Similar to the situation with the fruits above, the pit of the cherry is bad for dogs. There is cyanide in the plant as well as the pit, which will initially affect the respiratory system, and then cause death. The fruit itself, the pulp, is not problematic, but be sure there are no pits in at all when your dog is snacking.
Unlike potatoes, cooking onions and garlic will not render them safe for your dog. Whether in powder form, dehydrated form, raw or cooked, they are toxic. They attack your dog’s red blood cells, leading to anemia. It is entirely possible that your dog may be exposed to tiny amounts if the dog gets into your baby’s food. Generally you won’t see a problem in such small amounts, but if your dog were to regularly consume it, even in small amounts, or if they were to get a large amount one time, poisoning could be the result. If your dog becomes anemic, you might see weakness, vomiting, refusal of food, shortness of breath and just an overall dulling of reactions.
Macadamia nuts, pecans, walnuts
While some nuts are not a problem, macadamia nuts are extremely poisonous to canines. Keep them away all together. If your dog gets into macadamia nuts you can see vomiting, fever, inability to walk, overall fatigue, and nervous system damage. Similar but not quite as intense are pecans and walnuts.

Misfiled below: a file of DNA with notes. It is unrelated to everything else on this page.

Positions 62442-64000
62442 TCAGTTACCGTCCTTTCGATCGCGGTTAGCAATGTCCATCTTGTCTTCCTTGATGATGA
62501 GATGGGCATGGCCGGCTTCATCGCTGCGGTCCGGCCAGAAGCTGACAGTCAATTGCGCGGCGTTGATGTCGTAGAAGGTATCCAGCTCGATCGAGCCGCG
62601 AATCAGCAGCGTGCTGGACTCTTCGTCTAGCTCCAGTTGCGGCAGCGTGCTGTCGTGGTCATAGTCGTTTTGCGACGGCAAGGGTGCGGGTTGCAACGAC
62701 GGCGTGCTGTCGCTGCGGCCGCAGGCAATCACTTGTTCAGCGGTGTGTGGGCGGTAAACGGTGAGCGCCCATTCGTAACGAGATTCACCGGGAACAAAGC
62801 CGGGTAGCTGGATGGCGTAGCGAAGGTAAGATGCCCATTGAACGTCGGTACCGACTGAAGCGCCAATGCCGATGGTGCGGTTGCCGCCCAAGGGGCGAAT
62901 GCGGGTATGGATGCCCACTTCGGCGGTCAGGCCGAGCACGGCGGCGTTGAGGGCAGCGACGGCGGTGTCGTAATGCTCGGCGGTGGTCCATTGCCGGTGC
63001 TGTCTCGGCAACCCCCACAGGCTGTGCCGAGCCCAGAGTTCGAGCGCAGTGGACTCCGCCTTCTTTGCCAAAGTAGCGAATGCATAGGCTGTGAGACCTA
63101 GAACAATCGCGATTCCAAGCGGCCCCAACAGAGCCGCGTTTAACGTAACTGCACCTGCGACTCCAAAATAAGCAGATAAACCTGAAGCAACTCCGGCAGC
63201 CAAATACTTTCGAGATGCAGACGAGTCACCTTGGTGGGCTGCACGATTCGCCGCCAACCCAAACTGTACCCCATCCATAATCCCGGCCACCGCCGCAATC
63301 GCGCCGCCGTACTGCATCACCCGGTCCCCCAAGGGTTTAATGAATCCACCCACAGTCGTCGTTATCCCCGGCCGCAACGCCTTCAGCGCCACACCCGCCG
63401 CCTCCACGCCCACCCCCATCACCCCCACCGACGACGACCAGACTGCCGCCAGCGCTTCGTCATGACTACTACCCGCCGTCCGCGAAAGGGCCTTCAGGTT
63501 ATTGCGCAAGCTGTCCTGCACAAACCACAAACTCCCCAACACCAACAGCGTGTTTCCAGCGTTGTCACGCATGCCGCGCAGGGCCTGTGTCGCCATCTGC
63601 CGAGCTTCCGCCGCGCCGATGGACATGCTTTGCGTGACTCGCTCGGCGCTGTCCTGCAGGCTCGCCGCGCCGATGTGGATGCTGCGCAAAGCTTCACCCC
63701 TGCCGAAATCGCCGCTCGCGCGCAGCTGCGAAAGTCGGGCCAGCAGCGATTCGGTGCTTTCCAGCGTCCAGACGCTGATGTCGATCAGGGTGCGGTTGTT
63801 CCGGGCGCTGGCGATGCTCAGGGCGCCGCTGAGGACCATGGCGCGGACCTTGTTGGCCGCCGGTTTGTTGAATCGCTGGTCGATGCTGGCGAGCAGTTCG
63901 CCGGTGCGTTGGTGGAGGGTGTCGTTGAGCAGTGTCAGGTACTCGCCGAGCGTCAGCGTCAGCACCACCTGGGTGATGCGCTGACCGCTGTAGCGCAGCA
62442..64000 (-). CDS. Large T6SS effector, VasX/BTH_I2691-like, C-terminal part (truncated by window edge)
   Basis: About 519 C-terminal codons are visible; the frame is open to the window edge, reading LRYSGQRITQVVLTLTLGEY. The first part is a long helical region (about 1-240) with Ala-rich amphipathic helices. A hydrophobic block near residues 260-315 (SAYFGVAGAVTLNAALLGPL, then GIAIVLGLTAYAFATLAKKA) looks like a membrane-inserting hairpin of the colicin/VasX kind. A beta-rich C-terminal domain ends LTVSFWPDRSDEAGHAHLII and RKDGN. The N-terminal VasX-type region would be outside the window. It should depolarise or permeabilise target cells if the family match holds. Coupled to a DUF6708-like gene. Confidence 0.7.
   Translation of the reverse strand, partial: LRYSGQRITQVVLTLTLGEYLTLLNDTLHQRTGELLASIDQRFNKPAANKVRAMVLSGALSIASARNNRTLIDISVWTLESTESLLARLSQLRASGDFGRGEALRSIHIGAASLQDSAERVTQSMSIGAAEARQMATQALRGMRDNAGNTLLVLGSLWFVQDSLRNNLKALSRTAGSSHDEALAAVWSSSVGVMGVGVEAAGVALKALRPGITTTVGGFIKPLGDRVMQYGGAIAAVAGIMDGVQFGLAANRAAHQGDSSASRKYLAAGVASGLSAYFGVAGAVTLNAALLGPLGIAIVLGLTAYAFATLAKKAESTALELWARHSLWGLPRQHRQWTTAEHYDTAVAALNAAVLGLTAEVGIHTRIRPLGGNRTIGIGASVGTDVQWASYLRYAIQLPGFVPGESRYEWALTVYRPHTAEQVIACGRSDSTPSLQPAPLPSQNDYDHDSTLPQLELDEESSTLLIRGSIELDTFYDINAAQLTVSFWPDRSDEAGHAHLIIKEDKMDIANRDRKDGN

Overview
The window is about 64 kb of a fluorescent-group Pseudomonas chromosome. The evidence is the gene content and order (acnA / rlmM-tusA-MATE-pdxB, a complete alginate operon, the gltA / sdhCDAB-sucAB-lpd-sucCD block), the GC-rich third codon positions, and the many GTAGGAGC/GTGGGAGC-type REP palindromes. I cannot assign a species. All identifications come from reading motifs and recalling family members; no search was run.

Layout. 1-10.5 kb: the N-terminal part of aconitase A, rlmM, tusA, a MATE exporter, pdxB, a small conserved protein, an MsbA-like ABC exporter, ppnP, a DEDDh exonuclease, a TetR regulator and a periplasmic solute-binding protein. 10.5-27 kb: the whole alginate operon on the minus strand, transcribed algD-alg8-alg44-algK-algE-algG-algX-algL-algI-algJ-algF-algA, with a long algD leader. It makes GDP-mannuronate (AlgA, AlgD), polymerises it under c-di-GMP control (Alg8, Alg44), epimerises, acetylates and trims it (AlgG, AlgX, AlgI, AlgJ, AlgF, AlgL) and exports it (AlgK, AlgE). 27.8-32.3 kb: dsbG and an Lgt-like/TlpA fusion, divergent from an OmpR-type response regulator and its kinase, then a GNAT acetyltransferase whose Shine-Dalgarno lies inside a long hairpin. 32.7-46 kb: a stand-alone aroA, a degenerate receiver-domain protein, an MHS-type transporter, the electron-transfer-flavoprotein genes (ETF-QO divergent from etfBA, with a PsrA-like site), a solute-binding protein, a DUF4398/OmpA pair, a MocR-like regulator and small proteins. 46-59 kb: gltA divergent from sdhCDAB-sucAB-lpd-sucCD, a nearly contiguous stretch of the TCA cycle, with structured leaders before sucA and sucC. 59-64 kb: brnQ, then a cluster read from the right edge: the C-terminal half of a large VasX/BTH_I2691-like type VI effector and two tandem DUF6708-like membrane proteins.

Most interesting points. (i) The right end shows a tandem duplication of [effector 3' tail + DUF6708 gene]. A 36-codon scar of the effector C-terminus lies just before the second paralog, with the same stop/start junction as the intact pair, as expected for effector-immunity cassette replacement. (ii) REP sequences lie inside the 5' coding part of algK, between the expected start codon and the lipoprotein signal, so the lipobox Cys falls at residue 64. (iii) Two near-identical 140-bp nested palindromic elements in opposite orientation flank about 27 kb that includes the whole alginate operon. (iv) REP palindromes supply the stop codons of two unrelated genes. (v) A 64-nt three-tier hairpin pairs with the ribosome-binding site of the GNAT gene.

These are not a poisoning risk to dogs, but instead are a risk of choking, entirely blocking the throat, and if not chewed up enough, could cut the tissues in the throat. As with people, dogs with heart disease should not have salted almonds as the salt will increase water retention. This can be fatal to an at risk dog.
Salt altogether is harmful to dogs, even more so to dogs than to people. So, avoid sharing your snacks that contain salt as they could lead to sodium ion poisoning. Your dog will be very thirsty, will show increased urination, vomiting, diarrhea, lethargy, shaking, fever, and even seizures or death.
We know alcohol can cause damage in humans, but for our dogs, it takes much less exposure to do the damage on the brain and liver. If your dog shares your beverage, you will likely see vomiting, diarrhea, poor coordination, difficulty breathing, central nervous system depression, coma, and death. The smaller the animal, the less alcohol it takes to cause significant damage. No alcohol for canines.